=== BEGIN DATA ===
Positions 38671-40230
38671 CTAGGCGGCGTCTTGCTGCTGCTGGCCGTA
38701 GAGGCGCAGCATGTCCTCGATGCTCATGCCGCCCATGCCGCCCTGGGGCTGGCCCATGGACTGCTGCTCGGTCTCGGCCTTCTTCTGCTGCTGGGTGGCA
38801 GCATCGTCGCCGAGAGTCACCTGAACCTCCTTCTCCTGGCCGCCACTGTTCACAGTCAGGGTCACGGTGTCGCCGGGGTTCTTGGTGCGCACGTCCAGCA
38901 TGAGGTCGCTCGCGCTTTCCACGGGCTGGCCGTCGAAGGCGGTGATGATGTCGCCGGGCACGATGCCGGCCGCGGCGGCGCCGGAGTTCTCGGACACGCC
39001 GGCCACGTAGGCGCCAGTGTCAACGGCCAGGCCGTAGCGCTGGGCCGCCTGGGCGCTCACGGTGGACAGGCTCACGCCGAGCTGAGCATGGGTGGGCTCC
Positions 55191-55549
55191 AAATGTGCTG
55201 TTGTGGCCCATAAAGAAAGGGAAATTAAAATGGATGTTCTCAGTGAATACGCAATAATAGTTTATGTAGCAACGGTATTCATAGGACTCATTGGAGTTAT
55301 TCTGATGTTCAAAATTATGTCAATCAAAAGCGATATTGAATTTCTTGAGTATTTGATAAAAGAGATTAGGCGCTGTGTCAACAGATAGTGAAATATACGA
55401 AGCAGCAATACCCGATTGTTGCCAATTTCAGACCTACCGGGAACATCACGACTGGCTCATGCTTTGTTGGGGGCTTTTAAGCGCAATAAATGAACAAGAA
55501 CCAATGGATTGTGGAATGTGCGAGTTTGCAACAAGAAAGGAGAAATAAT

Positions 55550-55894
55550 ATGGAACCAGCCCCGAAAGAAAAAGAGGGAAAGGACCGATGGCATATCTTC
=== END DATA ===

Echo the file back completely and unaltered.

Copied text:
Positions 38671-40230
38671 CTAGGCGGCGTCTTGCTGCTGCTGGCCGTA
38701 GAGGCGCAGCATGTCCTCGATGCTCATGCCGCCCATGCCGCCCTGGGGCTGGCCCATGGACTGCTGCTCGGTCTCGGCCTTCTTCTGCTGCTGGGTGGCA
38801 GCATCGTCGCCGAGAGTCACCTGAACCTCCTTCTCCTGGCCGCCACTGTTCACAGTCAGGGTCACGGTGTCGCCGGGGTTCTTGGTGCGCACGTCCAGCA
38901 TGAGGTCGCTCGCGCTTTCCACGGGCTGGCCGTCGAAGGCGGTGATGATGTCGCCGGGCACGATGCCGGCCGCGGCGGCGCCGGAGTTCTCGGACACGCC
39001 GGCCACGTAGGCGCCAGTGTCAACGGCCAGGCCGTAGCGCTGGGCCGCCTGGGCGCTCACGGTGGACAGGCTCACGCCGAGCTGAGCATGGGTGGGCTCC
Positions 55191-55549
55191 AAATGTGCTG
55201 TTGTGGCCCATAAAGAAAGGGAAATTAAAATGGATGTTCTCAGTGAATACGCAATAATAGTTTATGTAGCAACGGTATTCATAGGACTCATTGGAGTTAT
55301 TCTGATGTTCAAAATTATGTCAATCAAAAGCGATATTGAATTTCTTGAGTATTTGATAAAAGAGATTAGGCGCTGTGTCAACAGATAGTGAAATATACGA
55401 AGCAGCAATACCCGATTGTTGCCAATTTCAGACCTACCGGGAACATCACGACTGGCTCATGCTTTGTTGGGGGCTTTTAAGCGCAATAAATGAACAAGAA
55501 CCAATGGATTGTGGAATGTGCGAGTTTGCAACAAGAAAGGAGAAATAAT

Positions 55550-55894
55550 ATGGAACCAGCCCCGAAAGAAAAAGAGGGAAAGGACCGATGGCATATCTTC